Narrative games are getting more and more complex nowadays, and they’re starting to draw on facets or styles of other mediums to assist in telling their stories. The results are fascinating amalgams of well-known tropes and the still burgeoning styles of video game storytelling. 4PM is the graduate project from a student of the National Film and TV School. The creator, Bojan Brbora, wanted to combine his knowledge of cinematography with the interactive nature of a video game, and so he made 4PM, a fairly minimalist game.
In 4PM, you control Caroline, an extreme alcoholic. You appear to be constantly drunk, which the game illustrates rather effectively through blurred vision and slow, almost stumbling movement. Taken together with the very limited interface, the game often feels more like you’re simply controlling a person, rather than a character. This is further reinforced by the rather mundane tasks you go through in the first part of the game — you wake up, wander around your apartment, quickly get dressed when you realize you’re late for work, and call a cab. There are only a few locations in the game, and each scene is typically denoted by a time of day and a specific location — 11PM for the cab ride, or 3PM for the final scene, for example. On top of serving as effective scene changes, they are also functional, since you can jump to each segment of time from the main menu.
The graphics are probably the only thing about the game that bothered me. Specifically, the character models. The game has a very earnest, interesting story, but none of the character models can quite match that. That said, I understand the models; this is a student project, not a AAA game, so expecting something on the level of, say, LA Noire, would be a little unfair. But it is disconcerting when, during that final emotional scene, I can see through hair to a character’s entire scalp, or the rails that are supposed to be framing a face, rather than being seen as dull shadows in your hair. 4PM‘s graphics work for it though, despite not requiring a Titan video card to run.
Music and narrative are where this game shine. Musically, there isn’t a ton going on, but all of the music fits and enhances the moods of the various scenes, which is the point of incidental music. The only strange occurrence comes at the end of the game, where it launches into a curiously ominous piece. It’s not that it doesn’t work in that context — it does — but it’s more that it felt very abrupt, and like there could have been slightly better music to convey the feeling of the scene.
And finally, we have the actual narrative, which is what 4PM is all about. Most games — even visual novels/adventure games/walking simulators/whatever you want to call this new kind of narrative-focused game — don’t take on very realistic subjects. For all of its brilliance, The Stanley Parable was lampooning video game tropes, and Thomas Was Alone was about AI, which are hardly pressing issues that people deal with daily (not that we won’t deal with AI some time soon, nor are adventure game tropes technically unreal).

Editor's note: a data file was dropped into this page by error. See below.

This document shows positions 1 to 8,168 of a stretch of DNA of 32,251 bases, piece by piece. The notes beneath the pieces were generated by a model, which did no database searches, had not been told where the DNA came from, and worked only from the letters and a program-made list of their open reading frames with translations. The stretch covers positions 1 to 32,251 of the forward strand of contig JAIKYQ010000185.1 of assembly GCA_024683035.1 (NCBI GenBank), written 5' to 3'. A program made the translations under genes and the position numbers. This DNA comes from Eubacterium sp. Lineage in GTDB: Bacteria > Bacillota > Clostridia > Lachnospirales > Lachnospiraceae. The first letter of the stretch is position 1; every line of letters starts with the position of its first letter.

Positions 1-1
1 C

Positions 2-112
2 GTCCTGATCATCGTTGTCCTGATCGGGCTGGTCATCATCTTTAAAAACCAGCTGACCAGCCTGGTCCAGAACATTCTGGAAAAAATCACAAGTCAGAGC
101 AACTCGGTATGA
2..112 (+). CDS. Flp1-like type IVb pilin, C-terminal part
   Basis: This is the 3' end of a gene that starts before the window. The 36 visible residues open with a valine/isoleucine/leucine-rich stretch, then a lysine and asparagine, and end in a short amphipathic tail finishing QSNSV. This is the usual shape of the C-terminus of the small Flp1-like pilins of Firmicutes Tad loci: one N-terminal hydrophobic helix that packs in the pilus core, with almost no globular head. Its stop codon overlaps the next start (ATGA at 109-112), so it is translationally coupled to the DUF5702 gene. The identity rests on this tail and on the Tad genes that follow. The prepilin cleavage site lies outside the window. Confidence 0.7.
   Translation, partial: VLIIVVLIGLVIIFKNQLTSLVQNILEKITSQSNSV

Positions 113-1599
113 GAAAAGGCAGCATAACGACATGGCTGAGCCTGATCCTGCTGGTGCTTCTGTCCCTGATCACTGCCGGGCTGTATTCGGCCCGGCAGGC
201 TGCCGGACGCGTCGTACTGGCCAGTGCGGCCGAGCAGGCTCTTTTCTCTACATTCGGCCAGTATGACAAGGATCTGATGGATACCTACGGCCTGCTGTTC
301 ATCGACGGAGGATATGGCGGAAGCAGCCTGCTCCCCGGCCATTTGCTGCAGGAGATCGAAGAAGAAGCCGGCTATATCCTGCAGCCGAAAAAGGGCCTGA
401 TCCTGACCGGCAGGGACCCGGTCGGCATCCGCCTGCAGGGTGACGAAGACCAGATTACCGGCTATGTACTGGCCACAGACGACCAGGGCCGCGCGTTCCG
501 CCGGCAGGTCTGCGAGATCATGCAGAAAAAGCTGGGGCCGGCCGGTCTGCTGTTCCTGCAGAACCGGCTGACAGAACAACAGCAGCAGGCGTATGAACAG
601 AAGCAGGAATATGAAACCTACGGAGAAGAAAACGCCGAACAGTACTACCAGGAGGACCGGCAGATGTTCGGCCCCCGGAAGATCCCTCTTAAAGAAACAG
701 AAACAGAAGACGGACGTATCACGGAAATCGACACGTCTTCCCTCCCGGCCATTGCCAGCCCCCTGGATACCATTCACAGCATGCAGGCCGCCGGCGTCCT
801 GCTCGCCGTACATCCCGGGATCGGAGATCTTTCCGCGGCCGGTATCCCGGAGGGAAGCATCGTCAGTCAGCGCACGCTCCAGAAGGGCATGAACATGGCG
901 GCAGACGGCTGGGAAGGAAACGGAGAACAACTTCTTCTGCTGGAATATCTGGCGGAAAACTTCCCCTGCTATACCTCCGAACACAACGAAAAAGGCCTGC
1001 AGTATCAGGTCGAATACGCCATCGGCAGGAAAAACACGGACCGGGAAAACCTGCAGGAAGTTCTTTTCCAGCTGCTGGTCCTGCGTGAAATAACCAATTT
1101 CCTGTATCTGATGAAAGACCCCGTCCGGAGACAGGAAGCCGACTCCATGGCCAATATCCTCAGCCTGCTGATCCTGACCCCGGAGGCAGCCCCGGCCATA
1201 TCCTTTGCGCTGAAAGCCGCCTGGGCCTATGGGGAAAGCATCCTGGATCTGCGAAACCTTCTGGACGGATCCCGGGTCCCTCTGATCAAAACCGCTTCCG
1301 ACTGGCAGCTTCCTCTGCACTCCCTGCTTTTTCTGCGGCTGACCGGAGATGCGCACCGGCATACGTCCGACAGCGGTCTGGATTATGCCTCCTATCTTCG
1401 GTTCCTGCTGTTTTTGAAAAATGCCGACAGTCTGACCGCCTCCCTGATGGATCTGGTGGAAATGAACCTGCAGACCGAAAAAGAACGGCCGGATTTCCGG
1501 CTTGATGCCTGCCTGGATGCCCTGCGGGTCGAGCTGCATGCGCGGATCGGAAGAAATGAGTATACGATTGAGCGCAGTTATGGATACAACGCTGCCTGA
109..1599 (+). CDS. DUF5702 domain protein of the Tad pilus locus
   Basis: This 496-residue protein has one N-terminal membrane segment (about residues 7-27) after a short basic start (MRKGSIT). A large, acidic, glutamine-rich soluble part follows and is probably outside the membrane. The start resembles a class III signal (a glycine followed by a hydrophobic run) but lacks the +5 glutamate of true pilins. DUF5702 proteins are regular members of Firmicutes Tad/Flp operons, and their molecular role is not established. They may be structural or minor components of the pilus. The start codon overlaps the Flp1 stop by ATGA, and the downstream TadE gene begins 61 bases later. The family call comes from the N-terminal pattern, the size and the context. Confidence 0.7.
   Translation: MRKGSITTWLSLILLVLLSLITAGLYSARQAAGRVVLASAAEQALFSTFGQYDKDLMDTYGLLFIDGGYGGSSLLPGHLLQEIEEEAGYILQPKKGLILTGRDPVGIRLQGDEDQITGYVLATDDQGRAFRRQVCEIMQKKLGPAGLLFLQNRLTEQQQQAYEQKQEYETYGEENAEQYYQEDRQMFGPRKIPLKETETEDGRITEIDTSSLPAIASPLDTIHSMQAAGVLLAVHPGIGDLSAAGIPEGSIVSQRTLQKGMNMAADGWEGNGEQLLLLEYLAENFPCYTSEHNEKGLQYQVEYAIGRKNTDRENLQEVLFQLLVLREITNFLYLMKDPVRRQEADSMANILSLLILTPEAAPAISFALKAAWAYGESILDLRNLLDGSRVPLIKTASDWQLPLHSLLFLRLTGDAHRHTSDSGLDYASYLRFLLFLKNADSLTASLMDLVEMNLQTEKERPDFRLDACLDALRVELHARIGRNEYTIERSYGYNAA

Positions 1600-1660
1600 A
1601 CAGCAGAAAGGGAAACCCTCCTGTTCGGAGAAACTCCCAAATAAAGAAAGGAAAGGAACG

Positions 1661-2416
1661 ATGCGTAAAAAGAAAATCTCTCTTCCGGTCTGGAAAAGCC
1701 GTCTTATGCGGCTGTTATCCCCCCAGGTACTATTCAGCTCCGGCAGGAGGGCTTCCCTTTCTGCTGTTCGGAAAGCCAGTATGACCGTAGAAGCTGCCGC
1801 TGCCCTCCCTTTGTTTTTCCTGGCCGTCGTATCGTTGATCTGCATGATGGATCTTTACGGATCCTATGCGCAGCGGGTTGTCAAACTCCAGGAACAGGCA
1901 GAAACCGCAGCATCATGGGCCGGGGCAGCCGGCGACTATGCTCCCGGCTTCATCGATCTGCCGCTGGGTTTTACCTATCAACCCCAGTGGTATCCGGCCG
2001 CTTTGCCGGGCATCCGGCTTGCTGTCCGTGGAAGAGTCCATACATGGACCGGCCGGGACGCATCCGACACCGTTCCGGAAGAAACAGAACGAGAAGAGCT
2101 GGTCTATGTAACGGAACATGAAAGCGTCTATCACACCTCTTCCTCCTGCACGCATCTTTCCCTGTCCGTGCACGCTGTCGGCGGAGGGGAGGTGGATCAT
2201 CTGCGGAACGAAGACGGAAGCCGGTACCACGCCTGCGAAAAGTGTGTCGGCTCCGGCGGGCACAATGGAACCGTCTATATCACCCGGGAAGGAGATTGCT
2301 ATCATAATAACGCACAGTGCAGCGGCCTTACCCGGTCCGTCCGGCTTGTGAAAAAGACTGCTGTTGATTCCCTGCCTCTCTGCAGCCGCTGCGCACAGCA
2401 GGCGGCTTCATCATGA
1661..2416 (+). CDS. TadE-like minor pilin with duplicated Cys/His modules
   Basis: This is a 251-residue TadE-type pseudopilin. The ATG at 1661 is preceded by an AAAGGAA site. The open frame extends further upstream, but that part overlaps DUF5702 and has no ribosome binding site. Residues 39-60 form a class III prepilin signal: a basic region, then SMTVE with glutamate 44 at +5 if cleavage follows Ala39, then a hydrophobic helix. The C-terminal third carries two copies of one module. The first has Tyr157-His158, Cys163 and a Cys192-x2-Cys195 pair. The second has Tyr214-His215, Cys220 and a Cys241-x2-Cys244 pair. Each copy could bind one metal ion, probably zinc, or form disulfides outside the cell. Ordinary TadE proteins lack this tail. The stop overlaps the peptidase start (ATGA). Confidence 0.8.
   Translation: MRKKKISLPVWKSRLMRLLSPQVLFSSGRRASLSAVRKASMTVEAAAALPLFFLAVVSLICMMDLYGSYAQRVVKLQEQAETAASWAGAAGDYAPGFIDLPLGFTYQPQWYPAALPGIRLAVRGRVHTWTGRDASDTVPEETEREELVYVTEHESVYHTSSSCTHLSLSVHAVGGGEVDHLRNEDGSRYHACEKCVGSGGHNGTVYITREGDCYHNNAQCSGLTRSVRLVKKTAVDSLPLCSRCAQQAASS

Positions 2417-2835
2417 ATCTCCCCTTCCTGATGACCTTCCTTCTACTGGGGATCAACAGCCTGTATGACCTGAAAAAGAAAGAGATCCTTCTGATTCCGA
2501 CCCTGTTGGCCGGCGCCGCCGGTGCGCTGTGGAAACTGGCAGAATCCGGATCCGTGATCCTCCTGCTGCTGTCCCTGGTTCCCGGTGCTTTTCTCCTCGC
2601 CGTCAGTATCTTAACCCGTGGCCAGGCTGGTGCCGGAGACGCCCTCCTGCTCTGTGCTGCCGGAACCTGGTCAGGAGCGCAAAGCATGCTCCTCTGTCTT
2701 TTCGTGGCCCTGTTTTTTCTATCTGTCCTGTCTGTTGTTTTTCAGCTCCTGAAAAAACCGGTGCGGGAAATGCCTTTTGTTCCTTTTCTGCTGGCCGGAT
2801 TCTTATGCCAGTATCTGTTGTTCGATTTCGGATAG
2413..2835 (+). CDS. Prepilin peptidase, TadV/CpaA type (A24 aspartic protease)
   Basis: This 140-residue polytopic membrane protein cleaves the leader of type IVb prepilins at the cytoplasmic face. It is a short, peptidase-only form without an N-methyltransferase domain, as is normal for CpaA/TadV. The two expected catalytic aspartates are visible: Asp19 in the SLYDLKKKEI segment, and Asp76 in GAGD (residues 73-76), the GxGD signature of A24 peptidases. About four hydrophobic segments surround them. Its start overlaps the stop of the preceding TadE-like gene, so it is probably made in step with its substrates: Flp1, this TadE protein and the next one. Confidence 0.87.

Alcoholism is a serious issue that plenty of people suffer from, and so this short game — and it is short, only 40 minutes at most — is pumping quite a bit of weight into not a lot. What it ends up looking like is a very interesting short story, told with three endings (I only found three, I could be wrong?). What’s particularly cool about it is that you could see this game working as a written story, but, simultaneously, you would lose a bit of the story — specifically the branching ending — if it had been made as anything else. In other words, it ends up highlighting what video games can do that other, more static mediums can’t. My only real complaint about 4PM’s story is that it feels too short. I don’t mean from the simple “game was too short” perspective, but that the narrative could have been fleshed out a little bit more, to give the final choices a bit of extra impact. Still, the symbolism the game uses is clever, and a few very nice details make the game’s narrative very solid.
4PM is a game to enjoy, ponder, and replay, to try and fix things — which is, of course the point. You just want to fix things. But maybe not today.
- Strong, immersive gameplay
- Heavy, meaningful subject matter
- Narrative branches are both poignant and interesting
- Fairly well-managed music
- Minor graphical hiccups
- Could have easily been a longer story